Up to 150 people turned out to the first two Viking Energy exhibitions this week to view and discuss the proposals for the giant community windfarm.
Project manager Aaron Priest estimated 100 had visited Aith Hall on Monday, including many members of Sustainable Shetland, which is campaigning against the 150-turbine development. He said there had been local supporters too and, at Brae on Wednesday, he thought the vast majority of visitors had been in favour.
Mr Priest said people who engaged in discussion had been passionate in their arguments but it had all been very amicable.
A new leaflet available at the exhibitions claims that up to £30 million a year would be injected into the Shetland economy by the windfarm, including upwards of £18m to Shetland Charitable Trust each year, £2m in direct community payments, £3m in rents to landowners and crofting tenants and £4m in wages, business opportunities and other local benefits.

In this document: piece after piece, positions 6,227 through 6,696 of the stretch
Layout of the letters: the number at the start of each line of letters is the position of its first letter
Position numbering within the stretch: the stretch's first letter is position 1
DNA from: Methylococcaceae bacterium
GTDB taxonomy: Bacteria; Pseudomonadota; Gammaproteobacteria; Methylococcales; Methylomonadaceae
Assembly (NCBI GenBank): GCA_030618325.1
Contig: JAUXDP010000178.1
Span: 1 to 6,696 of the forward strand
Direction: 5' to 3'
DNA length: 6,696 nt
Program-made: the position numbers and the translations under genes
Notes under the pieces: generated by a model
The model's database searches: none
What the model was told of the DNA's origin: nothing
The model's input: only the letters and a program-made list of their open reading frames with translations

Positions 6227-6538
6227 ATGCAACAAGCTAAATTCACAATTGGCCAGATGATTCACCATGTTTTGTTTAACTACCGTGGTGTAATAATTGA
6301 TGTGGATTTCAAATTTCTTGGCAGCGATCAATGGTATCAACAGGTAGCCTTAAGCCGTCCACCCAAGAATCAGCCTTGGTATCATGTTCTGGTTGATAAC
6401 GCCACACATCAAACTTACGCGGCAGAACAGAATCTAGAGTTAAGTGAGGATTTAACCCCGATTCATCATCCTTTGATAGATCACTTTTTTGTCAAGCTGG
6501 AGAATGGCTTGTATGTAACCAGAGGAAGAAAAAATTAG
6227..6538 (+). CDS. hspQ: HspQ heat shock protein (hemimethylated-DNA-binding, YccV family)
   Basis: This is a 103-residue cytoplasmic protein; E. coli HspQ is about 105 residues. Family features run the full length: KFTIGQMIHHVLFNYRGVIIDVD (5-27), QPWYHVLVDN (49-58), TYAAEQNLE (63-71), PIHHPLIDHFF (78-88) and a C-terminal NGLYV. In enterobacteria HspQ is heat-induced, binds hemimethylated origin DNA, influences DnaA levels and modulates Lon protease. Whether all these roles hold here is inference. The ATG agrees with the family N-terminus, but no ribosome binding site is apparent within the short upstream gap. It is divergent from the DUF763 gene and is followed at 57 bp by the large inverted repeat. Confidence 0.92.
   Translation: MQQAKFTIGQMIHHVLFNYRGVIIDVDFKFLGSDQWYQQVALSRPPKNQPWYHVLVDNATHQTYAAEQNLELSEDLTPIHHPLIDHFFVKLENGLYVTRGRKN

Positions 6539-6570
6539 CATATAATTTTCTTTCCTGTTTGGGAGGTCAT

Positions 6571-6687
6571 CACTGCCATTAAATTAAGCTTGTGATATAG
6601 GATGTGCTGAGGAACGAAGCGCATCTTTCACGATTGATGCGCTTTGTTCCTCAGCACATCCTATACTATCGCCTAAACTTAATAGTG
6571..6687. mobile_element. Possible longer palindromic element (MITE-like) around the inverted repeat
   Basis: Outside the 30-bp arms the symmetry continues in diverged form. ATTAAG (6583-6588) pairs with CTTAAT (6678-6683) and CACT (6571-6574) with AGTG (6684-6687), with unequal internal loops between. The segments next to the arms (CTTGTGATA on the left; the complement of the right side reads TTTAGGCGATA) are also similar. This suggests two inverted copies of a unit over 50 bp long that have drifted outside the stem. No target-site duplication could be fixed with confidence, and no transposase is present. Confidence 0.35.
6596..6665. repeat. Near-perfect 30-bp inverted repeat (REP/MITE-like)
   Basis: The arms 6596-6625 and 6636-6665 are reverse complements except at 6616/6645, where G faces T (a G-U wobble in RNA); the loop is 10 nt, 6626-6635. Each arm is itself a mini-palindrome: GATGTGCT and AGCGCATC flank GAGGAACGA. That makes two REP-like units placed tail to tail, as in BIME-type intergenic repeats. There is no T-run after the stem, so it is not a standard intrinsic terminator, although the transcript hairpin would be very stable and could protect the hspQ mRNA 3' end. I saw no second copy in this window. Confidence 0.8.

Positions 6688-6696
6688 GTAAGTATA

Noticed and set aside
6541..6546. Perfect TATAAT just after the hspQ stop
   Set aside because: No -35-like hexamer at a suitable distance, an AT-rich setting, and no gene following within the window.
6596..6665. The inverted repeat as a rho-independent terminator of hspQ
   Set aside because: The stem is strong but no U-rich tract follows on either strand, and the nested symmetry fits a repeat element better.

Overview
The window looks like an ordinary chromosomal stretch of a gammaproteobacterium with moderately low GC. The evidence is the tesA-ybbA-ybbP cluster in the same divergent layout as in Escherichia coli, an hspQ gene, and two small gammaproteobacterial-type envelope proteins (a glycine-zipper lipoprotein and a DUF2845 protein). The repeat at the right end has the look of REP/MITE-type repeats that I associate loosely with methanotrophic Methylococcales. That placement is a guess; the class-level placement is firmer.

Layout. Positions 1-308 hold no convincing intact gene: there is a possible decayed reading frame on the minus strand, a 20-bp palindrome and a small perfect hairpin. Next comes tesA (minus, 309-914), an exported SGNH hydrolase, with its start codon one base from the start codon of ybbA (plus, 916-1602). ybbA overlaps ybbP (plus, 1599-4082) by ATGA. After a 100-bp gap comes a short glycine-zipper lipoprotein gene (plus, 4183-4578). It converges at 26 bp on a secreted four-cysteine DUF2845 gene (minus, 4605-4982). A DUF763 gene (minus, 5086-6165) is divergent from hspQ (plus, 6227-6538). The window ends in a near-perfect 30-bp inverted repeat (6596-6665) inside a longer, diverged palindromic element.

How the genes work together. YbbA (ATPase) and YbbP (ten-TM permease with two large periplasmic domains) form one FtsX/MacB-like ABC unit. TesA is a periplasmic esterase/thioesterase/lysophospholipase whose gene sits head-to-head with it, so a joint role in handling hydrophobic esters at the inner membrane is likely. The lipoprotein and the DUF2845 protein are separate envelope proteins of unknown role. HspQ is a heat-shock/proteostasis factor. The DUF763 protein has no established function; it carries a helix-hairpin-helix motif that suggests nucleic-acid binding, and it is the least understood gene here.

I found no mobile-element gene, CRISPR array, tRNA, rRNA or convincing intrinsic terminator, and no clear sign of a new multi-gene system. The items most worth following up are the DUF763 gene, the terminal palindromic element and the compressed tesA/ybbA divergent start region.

The exhibition included a large scale model of Shetland showing the windfarm turbines and a computer-generated show designed to simulate how the turbines would look from the different hills and dales of Shetland.
Representatives of the local trust-controlled company Viking Energy Limited were on hand to answer questions along with a team from partners Scottish and Southern Energy and its wind generation subsidiary Airtricity.
A second scale model was not ready for display this week. It has been made to a scale of 1:2,000 and focuses in on the swathe of the Mainland which the turbines will sit on.
Mr Priest said the model had been held up but would hopefully be on show at the remaining exhibitions on Wednesday in Voe, Thursday in Whiteness & Weisdale and Friday in Lerwick.